marconistudents-150x150In 1989 the little building was moved to a new location, when a crane lifted it and carried it to the grounds of the Vincent P. Landi Sons of Italy Lodge. The property was later occupied by MajesticGardens. Anthony Bongiovanni, who was President of the Lodge at the time, commented that the Sons of Italy contracted further restoration work of the building, including new shingles. The moving of the building was made possible by Bill Skinner of The Barnyard in Middle Island.

marconi1972-150x150On September 14, 1994 the Marconi building was destined for another move to a new home. Spectators along 25A witnessed a piece of history moving down the main road. The building was moved from the former Sons of Italy site to the Frank J. Carasiti Elementary School on Rocky Point-Yaphank Road. The school property was formerly owned by the Radio Corporation of America, the world’s largest wireless transmitting station. One month prior to the move, a concrete foundation was carefully made in front of the school. Supplies were provided by Dominic Pirraglia of D & F Mason and Landscaping of Rocky Point. Labor was paid by Anthony Bongiovanni of Rocky Point Jewelers. Early on that Wednesday morning, a volunteer team moved the historic building. Volunteers consisted of Bill Skinner and his assistant, Ricky Kiely of The Barnyard, Middle Island; Kenneth Monz of Creative Concrete; Rocky Point; Dominick Pirraglia and Ben Pelosi of D & F Mason


The Rocky Point Historical Society has been working very closely, along with the Rocky Point School District #9, as the caretakers of the historic Marconi building,

In October of 2005 the Rocky Point Historical Society voted to appropriate $1,500. for materials to restore the Marconi radio building. In the summer and autumn of 2006 restoration of damaged oak boards, as well as interior and exterior painting was completed. This included oak boards to duplicate original ones, as well as nails from the 1902-1905 time frame. Volunteers, led by President Kenny Blinn of the Rocky Point Historical Society included Ken Blinn, Jr., Mariana Freeman, John Galietti, Natalie Aurucci-Stiefel and Bruce Stiefel of the Historical Society; Neil Heft and Dick Pan of the Radio Central Amateur Radio Club; and, Joe Padovan of the Vincent P. Landi Sons of Italy Lodge.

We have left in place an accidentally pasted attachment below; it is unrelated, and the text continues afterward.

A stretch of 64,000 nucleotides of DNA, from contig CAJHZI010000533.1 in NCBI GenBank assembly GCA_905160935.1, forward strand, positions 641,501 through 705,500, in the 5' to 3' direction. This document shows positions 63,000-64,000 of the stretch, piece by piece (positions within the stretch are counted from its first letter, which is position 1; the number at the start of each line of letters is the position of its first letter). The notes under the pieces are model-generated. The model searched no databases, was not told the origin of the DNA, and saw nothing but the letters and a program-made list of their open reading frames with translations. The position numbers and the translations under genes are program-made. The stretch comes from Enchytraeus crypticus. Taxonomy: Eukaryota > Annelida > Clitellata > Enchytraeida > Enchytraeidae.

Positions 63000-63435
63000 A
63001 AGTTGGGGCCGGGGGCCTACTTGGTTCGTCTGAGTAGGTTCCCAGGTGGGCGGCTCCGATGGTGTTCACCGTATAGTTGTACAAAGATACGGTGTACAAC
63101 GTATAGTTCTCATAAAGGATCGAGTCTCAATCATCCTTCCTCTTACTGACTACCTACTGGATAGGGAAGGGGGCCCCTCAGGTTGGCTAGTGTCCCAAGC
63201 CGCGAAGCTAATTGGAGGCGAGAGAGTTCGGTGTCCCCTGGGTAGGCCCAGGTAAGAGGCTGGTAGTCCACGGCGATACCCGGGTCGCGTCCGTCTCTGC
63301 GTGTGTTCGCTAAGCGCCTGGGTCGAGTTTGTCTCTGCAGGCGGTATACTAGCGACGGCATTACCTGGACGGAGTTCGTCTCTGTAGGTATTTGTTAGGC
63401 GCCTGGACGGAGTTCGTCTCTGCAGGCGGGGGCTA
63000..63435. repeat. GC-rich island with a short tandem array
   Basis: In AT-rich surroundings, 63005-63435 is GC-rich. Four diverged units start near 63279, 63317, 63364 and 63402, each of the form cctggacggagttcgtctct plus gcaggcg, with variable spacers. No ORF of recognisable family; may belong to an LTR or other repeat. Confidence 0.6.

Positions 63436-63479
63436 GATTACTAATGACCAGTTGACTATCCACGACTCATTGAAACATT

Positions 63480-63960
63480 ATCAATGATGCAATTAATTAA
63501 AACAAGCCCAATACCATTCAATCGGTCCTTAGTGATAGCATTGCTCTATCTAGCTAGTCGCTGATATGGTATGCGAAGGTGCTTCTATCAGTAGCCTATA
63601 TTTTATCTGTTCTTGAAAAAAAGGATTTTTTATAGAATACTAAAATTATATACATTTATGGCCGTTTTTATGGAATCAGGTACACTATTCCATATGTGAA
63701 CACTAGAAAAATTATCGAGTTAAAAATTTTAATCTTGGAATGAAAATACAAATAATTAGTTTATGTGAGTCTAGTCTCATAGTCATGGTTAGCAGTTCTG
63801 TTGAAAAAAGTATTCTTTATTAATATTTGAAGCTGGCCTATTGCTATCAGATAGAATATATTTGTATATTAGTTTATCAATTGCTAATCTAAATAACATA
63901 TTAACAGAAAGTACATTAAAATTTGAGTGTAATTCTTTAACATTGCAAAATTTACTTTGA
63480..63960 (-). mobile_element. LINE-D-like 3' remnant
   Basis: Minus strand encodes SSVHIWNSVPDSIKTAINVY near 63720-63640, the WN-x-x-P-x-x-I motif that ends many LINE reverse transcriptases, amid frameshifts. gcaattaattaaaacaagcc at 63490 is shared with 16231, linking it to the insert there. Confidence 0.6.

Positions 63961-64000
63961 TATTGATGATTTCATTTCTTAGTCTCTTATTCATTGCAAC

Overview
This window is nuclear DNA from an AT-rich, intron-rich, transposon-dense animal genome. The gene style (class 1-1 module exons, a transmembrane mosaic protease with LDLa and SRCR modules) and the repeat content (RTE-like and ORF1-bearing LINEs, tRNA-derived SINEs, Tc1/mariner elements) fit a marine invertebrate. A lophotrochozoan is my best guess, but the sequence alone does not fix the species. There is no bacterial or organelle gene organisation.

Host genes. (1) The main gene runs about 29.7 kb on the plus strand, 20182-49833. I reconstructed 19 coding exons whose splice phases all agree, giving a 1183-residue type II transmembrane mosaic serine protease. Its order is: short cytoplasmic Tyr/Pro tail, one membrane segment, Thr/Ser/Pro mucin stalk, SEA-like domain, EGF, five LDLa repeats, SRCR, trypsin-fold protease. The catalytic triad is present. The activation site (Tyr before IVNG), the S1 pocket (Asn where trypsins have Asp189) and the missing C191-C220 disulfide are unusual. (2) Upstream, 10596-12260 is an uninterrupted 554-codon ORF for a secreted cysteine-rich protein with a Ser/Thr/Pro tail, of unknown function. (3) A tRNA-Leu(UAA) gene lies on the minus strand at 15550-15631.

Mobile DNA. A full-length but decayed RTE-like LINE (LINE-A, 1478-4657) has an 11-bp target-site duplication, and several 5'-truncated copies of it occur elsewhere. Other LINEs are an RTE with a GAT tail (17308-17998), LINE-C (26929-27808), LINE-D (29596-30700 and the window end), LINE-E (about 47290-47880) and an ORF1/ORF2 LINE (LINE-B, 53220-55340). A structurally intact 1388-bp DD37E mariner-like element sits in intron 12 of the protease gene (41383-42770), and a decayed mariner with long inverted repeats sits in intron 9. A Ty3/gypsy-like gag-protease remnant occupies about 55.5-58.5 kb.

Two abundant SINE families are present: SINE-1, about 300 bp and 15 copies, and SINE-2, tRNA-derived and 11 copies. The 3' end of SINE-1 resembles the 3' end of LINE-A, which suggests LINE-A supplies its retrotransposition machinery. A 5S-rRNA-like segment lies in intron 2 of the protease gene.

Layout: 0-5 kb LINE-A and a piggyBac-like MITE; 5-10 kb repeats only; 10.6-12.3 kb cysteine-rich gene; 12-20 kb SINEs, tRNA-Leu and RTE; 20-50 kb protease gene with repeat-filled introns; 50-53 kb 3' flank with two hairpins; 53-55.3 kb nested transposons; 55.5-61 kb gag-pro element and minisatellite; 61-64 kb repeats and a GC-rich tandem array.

The Rocky Point Historical Society received a Suffolk County Grant to continue restoration of windows and roof of the Marconi building.

Letter from Marchesa Marconi

In 1972, Guglielmo Marconi’s widow, Marchesa Maria Cristina Marconi, sent a hand-written letter to Rosario Aurucci of Rocky Point who repaired the badly deteriorated Marconi building. The letter indicated that Marconi considered the building a “precious relic”.

Dear. Mr. Rosario Aurucci,
I received your gracious and important letter of January 3rd as regards to the Guglielmo Marconi wireless transmitting office. I well remember having visited it. It is a precious relic because Guglielmo Marconi considered it to be one of the early radio stations that he erected and used in the United States. I am very grateful and thankful to you for having kept this very important building alive and cherished and I am truly moved as well as pleased to be informed abut this dear memory. Thanking you for how much you have done and will do for my dear husband, I offer you my sincere and affectionate greetings and those of my daughter, Electra, for the coming New Year.



In 1987 the Rocky Point School Eric Trojahn Memorial Amateur Radio Club, under the direction of Henry Bookout, operated the first wireless transmission from the building since the days when Marconi worked the building when the century was young. Mr. Bookout, teacher, was responsible for forming a student Amateur Radio Club at the Rocky Point School.

Each year the Members of Radio Central Amateur Radio Club transmit and receive national and international messages from the little Marconi wireless building, which is located in front of the Frank J.Carasiti School in Rocky Point. They operate at the Marconi Radio Shack on the weekend closest to Guglielmo Marconi’s birthday of March 25th which is known as International Marconi Day, as well as on the weekend closest to November 5th, which is the anniversary of the opening of the RCA Radio Central Transmitting Station in Rocky Point.

During the Spring of 2007 the Radio Central Amateur Radio Club hosted three days of radio history tours and Morse code demonstrations for the students of the Frank J. Carasiti School of the MarconiBuilding, with the suggestion of Elementary School teacher, David Falcone.

The Long Island Wireless Historical Society has placed several archival photographs inside the building. These were recently permanently framed by the Radio Central ARC.

The Rocky Point Historical Society continues to place historic displays at the four schools in Rocky Point. A tribute to Guglielmo Marconi on the anniversary of his 130th birthday was made by an exhibit at the local schools.

Each year Boy Scout Troup #244 and amateur radio operators train and transmit messages from the building on Scouts Jamboree On The Air Day.